At any rate, configuration details are created and sent back to the client. Back on the client side:

socket.on("peerConfig", function(data){
        if (peer == null){
            data = JSON.parse(data);
            window.remoteStream = null;

            peer = new Peer(peerID, {host: 'yourdomain.com', port: 9000, path: '/', debug: 1, config: data});

            peer.on('open', function(id) {

            });

            peer.on('call', function(call){
                call.answer(window.localStream);
                console.log("peer called");
                makeVideoChatCall(call);
            });

            peer.on('close', function(call){
                window.existingCall.close();
                window.existingCall = null;
                peer = null;
                this.settingUpVideoConnection = false;
            });

            peer.on('disconnected', function(call){
                window.existingCall.close();
                window.existingCall = null;
                peer = null;
            });

            peer.on('error', function(err){
                window.existingCall = null;
                console.log("peer error: ", err.message);
                peer = null;
            });
        }
    });


makeVideoChatCall = function makeVideoChatCall(call){
        if (window.existingCall) {
            window.existingCall.close();
        }

        window.existingCall = call;

        // Wait for stream on the call, then set peer video display
        call.on('stream', function(stream){
            var element = $('#remoteVideo')[0];
            if (typeof element.srcObject !== 'undefined') {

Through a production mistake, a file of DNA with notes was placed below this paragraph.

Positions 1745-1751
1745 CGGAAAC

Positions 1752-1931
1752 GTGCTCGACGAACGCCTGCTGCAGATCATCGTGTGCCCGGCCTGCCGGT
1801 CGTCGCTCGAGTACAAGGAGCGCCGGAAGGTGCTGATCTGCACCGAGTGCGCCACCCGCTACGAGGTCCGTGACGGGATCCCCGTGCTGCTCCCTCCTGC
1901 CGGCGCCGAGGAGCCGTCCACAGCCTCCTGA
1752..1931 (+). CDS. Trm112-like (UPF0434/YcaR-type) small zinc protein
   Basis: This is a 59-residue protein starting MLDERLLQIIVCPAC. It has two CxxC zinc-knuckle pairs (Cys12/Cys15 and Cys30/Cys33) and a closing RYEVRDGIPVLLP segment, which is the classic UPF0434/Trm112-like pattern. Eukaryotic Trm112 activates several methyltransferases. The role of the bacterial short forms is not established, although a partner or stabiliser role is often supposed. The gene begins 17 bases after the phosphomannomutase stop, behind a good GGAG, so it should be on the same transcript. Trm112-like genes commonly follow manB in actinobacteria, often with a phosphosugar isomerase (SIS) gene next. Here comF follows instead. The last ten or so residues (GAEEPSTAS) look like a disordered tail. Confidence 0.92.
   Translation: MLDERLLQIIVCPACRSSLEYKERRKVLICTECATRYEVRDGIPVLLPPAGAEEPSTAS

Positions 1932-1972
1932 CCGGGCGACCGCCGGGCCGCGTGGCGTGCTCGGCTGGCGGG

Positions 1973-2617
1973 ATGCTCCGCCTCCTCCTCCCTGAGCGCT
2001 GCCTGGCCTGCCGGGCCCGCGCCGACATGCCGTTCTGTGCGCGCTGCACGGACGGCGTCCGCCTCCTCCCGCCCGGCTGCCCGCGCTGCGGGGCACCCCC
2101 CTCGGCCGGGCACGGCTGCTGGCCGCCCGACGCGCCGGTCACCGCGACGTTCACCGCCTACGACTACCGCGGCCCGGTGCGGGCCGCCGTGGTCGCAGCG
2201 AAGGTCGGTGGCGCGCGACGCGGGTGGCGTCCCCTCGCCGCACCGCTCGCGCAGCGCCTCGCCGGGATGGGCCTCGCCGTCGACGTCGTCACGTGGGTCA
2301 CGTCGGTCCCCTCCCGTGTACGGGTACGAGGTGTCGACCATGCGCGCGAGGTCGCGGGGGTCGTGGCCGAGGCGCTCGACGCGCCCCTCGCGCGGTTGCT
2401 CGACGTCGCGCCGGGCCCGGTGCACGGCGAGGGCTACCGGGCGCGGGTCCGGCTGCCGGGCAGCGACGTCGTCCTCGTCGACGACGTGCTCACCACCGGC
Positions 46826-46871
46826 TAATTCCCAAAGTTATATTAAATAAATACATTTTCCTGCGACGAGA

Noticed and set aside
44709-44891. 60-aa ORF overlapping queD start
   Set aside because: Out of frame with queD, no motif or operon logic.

element.srcObject = stream;
            } else if (typeof element.mozSrcObject !== 'undefined') {
                element.mozSrcObject = stream;
            } else if (typeof element.src !== 'undefined') {
                element.src = URL.createObjectURL(stream);
            } else {
                console.log('Error attaching stream to element.');
            }

        });

        call.on('open', function(event){

        })

        call.on('close', function(event){
            window.existingCall = null;

        })

        call.on('error', function(err){
            window.existingCall = null;
            window.localStream = null;
            window.remoteStream = null;
            console.log('CALL ON error', err);
        })

        // UI stuff - Show end call button etc.
    }


Summary


At this point the client is capturing a local audio and video stream and displaying it in the localVideo video element.
The client has created a peer object ready to connect to another peer, and if need be use a stun or turn server to facilitate crossing common firewall and router configurations.

In the next part of this tutorial I'll cover making and answering calls